Viral Rash Baby -Viral rashes also referred to as viral exanthem, are quite common in young children. They are typically triggered by exposure to a virus or an infection. Usually, rashes that are caused by a virus appear as pink or red bumps on various parts of the body, such as on the chest and back, as well as on the arms and legs. Some of these rashes itch quite a lot, such as a rash caused the chickenpox virus. Non-viral rashes are typically are caused by fungus, bacteria, or mold. These may lead to an allergic reaction, a diaper rash, or a yeast rash. Non-viral rashes usually don’t itch [1].


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Viral Rash Baby
Different Types Of Viral Baby Rashes

As a parent, when a viral rash appears on your baby’s skin, you’ll be most concerned. This is understandable, especially if your baby becomes fussy or develops a fever. It’s best if you understand some common childhood rashes [2][3].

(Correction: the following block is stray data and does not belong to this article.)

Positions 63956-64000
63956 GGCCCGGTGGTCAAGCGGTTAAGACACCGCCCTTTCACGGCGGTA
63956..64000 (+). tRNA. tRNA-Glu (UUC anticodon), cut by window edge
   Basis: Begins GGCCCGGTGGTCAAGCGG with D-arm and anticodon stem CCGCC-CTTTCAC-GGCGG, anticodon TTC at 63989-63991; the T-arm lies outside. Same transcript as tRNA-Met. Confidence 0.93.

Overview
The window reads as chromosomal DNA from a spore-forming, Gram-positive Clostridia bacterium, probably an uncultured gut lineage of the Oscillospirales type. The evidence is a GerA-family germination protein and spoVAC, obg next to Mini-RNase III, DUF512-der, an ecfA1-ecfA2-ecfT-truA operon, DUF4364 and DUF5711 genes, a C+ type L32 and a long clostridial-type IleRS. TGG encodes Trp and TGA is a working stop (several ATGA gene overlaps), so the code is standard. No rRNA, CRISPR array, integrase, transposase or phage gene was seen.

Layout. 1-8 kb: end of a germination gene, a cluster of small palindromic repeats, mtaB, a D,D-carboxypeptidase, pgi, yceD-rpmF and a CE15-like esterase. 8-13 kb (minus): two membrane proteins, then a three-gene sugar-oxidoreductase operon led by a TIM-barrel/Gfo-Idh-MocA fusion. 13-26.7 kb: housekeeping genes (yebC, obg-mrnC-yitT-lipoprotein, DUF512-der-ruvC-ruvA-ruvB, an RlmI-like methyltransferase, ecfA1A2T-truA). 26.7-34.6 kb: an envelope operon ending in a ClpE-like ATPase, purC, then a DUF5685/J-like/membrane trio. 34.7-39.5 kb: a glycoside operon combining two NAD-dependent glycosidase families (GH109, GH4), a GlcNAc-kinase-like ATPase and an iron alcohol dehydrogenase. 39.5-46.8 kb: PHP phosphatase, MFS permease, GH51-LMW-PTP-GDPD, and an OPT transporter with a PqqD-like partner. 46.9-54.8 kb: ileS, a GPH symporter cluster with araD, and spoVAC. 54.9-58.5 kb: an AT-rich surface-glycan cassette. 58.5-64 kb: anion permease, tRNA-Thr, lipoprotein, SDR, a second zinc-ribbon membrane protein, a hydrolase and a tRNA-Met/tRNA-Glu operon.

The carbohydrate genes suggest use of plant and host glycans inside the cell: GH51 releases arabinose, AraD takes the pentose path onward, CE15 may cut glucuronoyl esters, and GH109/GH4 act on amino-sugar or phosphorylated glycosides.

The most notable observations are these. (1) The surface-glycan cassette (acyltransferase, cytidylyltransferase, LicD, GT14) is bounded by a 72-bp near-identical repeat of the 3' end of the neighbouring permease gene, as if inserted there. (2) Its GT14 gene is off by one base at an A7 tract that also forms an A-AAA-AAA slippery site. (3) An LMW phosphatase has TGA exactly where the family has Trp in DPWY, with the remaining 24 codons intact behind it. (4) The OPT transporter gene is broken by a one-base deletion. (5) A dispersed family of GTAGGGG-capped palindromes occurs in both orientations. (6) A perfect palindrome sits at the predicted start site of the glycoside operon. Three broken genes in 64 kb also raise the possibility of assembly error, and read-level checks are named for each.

Also referred to as the sixth disease, or roseola infantum, roseola is quite common in children under the age of 2. It is referred to as the “sixth disease,” as it typically triggered by human herpesvirus 6. Symptoms of roseola include congestion, cough, sudden onset of a high fever that lasts 3 to 5 days, and a rose-colored rash starting from the belly then spreading to the rest of the body once the fever has disappeared. Some children who have roseola can experience febrile seizures because of a high fever.


The varicella-zoster virus triggers this viral skin rash. But thanks to vaccinations which became available in the 90s, this illness is not as prevalent today. Before the chickenpox vaccine, almost all children experienced chickenpox rash before the age of 9. Among the signs and symptoms that typically accompany the chickenpox virus are mild fever and a blistery and itchy rash. The rash usually starts on the torso, then appears then on the head, including within the mouth. It eventually spreads throughout the body.


Also referred to as rubella, measles is a respiratory virus that includes small red bumps. Symptoms of measles include the appearance of red spots that break out around the neck, face, behind the ears, and in the mouth. Other symptoms that one may experience are swollen eyelids, blocked or runny nose, and a loss of appetite. Additionally, fever, aches, pains, irritability, and fatigue may also be experienced.